The costal cartilage is a set of hyaline cartilage bands that attach the medial end of the seven true ribs to the lateral border of the sternum (breastbone). Costal (cost- = rib) cartilage also connects the three superior false ribs to the sternum, but these false ribs are attached indirectly by way of the seventh true rib’s cartilage band.
The costal cartilage forms a semi-movable joint between the true ribs and the sternum. This joint permits flexibility in the rib cage while keeping the ribs firmly connected to the sternum. The flexibility of the costal cartilage allows the ribcage to expand along with the lungs during deep inhalation. It also allows the thoracic region to bend laterally, anteriorly, and posteriorly. Finally, the costal cartilage may act as a shock absorber to prevent blows to the anterior portion of the chest from resulting in rib fractures.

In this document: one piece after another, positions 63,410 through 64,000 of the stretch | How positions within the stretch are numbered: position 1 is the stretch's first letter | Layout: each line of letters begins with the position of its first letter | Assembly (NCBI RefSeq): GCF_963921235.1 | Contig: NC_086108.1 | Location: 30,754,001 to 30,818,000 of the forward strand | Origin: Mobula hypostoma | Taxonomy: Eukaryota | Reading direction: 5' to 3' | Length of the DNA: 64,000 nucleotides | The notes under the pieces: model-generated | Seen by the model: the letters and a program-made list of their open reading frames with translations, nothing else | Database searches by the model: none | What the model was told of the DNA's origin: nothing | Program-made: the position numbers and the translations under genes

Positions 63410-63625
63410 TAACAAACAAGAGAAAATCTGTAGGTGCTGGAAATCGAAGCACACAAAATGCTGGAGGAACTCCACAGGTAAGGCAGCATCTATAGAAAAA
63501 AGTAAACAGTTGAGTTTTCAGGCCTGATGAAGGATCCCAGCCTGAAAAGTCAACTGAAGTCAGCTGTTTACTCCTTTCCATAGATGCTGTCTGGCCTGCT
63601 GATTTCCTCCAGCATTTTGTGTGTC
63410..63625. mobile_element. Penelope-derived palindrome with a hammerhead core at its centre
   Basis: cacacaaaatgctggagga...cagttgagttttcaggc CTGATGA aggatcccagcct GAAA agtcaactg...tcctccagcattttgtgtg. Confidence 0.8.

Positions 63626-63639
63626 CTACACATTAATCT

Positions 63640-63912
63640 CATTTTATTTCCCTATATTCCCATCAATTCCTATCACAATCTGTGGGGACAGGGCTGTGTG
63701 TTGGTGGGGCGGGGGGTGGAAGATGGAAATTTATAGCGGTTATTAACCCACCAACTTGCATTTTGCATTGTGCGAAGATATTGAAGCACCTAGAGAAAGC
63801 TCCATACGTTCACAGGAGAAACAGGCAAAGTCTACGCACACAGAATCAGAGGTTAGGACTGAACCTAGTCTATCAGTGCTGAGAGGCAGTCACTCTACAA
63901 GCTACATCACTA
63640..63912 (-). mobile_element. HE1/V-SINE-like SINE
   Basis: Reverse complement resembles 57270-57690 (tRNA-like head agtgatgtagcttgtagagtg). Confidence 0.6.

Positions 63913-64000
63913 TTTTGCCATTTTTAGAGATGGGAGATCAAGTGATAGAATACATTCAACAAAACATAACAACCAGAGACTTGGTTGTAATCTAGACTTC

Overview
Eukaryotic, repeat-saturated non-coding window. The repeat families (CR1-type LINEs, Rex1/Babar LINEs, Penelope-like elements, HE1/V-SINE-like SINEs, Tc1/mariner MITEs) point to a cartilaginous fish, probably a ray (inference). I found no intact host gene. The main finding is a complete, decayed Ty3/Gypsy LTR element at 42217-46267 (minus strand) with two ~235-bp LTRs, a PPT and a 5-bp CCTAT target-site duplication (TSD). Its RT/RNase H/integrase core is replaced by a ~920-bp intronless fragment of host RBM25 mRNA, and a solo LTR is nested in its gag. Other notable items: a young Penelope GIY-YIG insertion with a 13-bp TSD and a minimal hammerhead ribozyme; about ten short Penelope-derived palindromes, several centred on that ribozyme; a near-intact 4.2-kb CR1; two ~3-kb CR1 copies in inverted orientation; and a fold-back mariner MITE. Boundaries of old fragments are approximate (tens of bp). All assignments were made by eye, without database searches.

Injuries and Disorders
After a direct impact, the costal cartilage can become separated from the end of the rib that it is normally attached to. This painful condition is known as a rib separation. Given enough time and rest, a rib and cartilage will fuse back together again.
The costal cartilage may also become inflamed in a condition known as costochondritis. Costochondritis causes chest pain, which is not life threatening but may be confused with a symptom of a heart attack. As with a rib separation, the body will repair costochondritis and symptoms will go away on their own.